When we speak about gender we speak about difference. There appears to be little evidence that gender differences are natural, but instead that they are a product of social construction that is reinforced through socialisation processes. Further, gender differences appear to be subject to a hierarchy of value which leads to inequality of life chances and life choices. However, gender is just one of a number of social categories that lead to social stratification and thus not all women or men in a given country experience life similarly through a gender lens. Some will reject the gender identity that is ascribed to them, others will have constructed a resistant or a counter-typical gender identity that has an impact on their experience of life. There is also evidence to suggest that gender relations are in state of flux and challenging the prevailing patriarchal order as women seek more opportunities in the employment market, men seek more opportunities for fulfilment in the domestic sphere and as gender dynamics shift economically, politically and socially. Postmodern feminists would argue that through the use of deconstruction and the valuing of diversity and differing standpoints it may be possible to move from a society based on gender inequality to one in which difference is celebrated and equality is achievable, regardless of sex, gender (ascribed or self-defined) or sexuality. What does appear to be clear, however, is that if contemporary Britain wishes to develop as an equal society it will be necessary to tackle structural and institutional barriers to equality. Sex discrimination legislation has played an important role in tackling discrimination from the bottom up, one employer or employee at a time. But there are more deep seated barriers to equality as evidenced by unequal division of domestic labour (principally child care and the running of the home) that will need to be tackled for workplace equality to become a reality. The sociological literature shines a light on these on-going issues and may provide some assistance to law reformers and policy makers intent on reducing discrimination still further.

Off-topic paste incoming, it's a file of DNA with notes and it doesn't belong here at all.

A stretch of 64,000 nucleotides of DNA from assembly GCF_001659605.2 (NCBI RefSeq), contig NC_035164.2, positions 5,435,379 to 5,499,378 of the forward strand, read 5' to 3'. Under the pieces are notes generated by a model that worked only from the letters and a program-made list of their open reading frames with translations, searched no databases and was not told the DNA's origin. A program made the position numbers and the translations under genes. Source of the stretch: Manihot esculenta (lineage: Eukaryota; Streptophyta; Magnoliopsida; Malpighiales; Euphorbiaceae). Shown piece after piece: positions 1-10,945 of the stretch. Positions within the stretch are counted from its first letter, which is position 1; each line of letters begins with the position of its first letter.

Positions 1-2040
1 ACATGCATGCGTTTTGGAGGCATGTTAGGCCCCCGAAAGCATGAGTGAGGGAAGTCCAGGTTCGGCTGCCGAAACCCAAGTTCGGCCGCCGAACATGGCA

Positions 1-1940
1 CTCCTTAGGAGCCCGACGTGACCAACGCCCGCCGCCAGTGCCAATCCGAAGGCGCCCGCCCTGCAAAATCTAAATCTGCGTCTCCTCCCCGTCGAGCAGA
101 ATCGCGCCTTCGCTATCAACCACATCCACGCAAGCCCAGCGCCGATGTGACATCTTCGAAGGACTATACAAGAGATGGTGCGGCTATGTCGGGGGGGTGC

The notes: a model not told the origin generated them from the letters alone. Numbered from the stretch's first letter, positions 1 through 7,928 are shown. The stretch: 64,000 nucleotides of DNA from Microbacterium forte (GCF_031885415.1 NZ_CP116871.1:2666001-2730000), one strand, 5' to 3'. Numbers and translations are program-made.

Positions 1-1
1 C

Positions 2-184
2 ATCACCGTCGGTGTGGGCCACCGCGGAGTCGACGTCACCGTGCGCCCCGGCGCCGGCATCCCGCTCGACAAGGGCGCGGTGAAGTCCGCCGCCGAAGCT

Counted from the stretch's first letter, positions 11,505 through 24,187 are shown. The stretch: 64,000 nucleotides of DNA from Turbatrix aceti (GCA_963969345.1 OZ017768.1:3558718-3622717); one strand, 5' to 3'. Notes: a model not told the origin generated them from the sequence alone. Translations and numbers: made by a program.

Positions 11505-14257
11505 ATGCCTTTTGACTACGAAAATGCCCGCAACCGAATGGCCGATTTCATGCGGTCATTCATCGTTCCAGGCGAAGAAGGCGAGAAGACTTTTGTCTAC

1Dr. Lisa Webley, Professor of Empirical Legal Studies the University of Westminster School of Law.
2Kimmel, Michael (2008) The Gendered Society 3rd Edition (New York: Oxford University Press) at 1.
3See for example Bottero, Wendy and Irwin, Sarah (2003) 'Locating Difference: Class, "Race" and Gender, and the Shaping of Social Inequalities' Vol. 51 No. 4 The Sociological Review 453-483; Rosenfeld, Rachel (2002) 'What Do We Learn about Difference from the Scholarship on Gender?' Vol. 81 No. 1 Social Forces 1-24.; Skeggs, Beverley (1997) Formations of Class and Gender (London: Sage Publications); Chancer, Lynn, S. and Watkins, Beverley Xaveria (2006) Gender, Race, and Class: An Overview (Oxford: Blackwell Publishing).